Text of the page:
The varied natural landscape is very suitable for exploring on foot or by bike. Particularly interesting for mountain bikers are Bennett’s Pond and the Hemlock Hills, two connected nature reserves. There is a lot to discover in this varied piece of nature, among other things the paths lead through forests, meadows, over mountain ridges and through marshes. Particularly impressive are the large blocks of rock and the numerous cliffs, which give the landscape a primeval character. In Ridgefield, south of the Hemlock Hills, you can rent bikes.

Rafting tours over rapids with large inner tubes are offered on the Farmington River. The exciting water ride goes over a distance of 4 kilometers.

In addition to nature, Connecticut is also home to a number of interesting, historic buildings that are definitely worth a look. For example, the longest wooden bridge in the state, the West Cornwall Covered Bridge in Litchfield or the Beincke Rare Book and Manuscript Library at Yale, one of the largest libraries in the world. Here you can marvel at the original Gutenberg Bible. No less interesting is the gallery at Yale University in New Haven with over a hundred thousand exhibits from all over the world, the various museums and collections on the grounds of Harvard University in Cambridge and the First Presbyterian Church in Stamford. Don’t miss the Mark Twain House in Hartford, a Victorian mansion with original furnishings, or the Lymann Allyn Art Museum, where you can admire contemporary and impressionist American art. Not to forget the Shore Line Trolley Tram Museum in East Haven, the largest of its kind.

A visit to the ghost town of New Haven is a special tourist feature. On the ghost tour, which lasts 90 minutes, you can explore cursed places and learn interesting things about sightings of mysterious apparitions. You can also search for ghosts by Jimi Hendrix or Noah Webster to haunt the place.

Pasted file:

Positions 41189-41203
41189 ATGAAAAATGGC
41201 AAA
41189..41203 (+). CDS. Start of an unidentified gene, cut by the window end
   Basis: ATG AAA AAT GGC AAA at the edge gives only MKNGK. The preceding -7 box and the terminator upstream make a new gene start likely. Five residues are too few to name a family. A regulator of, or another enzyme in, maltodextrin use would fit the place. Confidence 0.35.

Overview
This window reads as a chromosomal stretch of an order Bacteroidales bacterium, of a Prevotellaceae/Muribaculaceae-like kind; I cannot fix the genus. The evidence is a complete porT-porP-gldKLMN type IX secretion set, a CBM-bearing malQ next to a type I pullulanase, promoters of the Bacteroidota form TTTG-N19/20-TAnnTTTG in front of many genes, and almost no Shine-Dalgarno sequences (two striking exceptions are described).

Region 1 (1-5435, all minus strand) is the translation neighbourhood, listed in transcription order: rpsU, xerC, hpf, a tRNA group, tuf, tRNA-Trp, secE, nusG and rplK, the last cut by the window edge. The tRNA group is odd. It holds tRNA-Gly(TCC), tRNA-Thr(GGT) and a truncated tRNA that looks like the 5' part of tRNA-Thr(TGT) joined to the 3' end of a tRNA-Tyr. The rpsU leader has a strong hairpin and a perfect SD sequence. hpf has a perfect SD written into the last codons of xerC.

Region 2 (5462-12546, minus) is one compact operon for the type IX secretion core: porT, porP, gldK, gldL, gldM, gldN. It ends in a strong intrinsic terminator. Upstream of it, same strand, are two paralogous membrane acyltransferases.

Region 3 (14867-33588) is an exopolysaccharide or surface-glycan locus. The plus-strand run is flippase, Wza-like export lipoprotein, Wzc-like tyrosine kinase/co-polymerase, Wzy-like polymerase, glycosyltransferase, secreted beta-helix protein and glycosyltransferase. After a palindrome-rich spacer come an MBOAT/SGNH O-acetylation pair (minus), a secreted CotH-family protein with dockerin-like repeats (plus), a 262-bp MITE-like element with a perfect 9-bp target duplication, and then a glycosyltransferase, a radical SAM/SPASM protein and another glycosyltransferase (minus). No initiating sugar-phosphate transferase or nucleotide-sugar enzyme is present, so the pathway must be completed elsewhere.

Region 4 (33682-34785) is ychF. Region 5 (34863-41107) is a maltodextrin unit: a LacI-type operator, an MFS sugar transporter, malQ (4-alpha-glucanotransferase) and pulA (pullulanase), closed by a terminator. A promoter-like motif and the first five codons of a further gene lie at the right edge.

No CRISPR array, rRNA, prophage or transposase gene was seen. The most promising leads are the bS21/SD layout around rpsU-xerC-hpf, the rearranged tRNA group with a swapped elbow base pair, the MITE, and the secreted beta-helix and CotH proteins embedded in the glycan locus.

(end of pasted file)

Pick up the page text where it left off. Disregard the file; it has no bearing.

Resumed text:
• Alphabetical list of all cities and towns in Connecticut. Check now for top 10 largest cities by population and land area. Also covers geographical map of Connecticut.

Connecticut provides the perfect combination of experiences in a perfect location. Between New York and Boston, this is a place where nature and culture coexist. The city of New Haven is one of the most well-known destinations there for hosting Yale University.

While in New Haven, be sure to take a campus tour to visit the famous Yale University, founded in 1701. Be enchanted by the architecture of historic buildings, of exposed brick facades in older buildings.

The name Connecticut comes from the language of the Algonquian Indians, which means ‘on the long river of the tides’. One pronounces the state name ‘koneddikatt’.

The state is strategically located between the mega-cities of Boston, Massachusetts, and New York City, New York, and is now an insurance and industrial state. Hartford, the capital, is home to about 40 insurance companies, which earned her the nickname ‘Insurance City’.

Connecticut is a typical New England state where colonial style houses, small typical wooden churches with their white towers and English gardens can be found in many of the small rural towns and cities.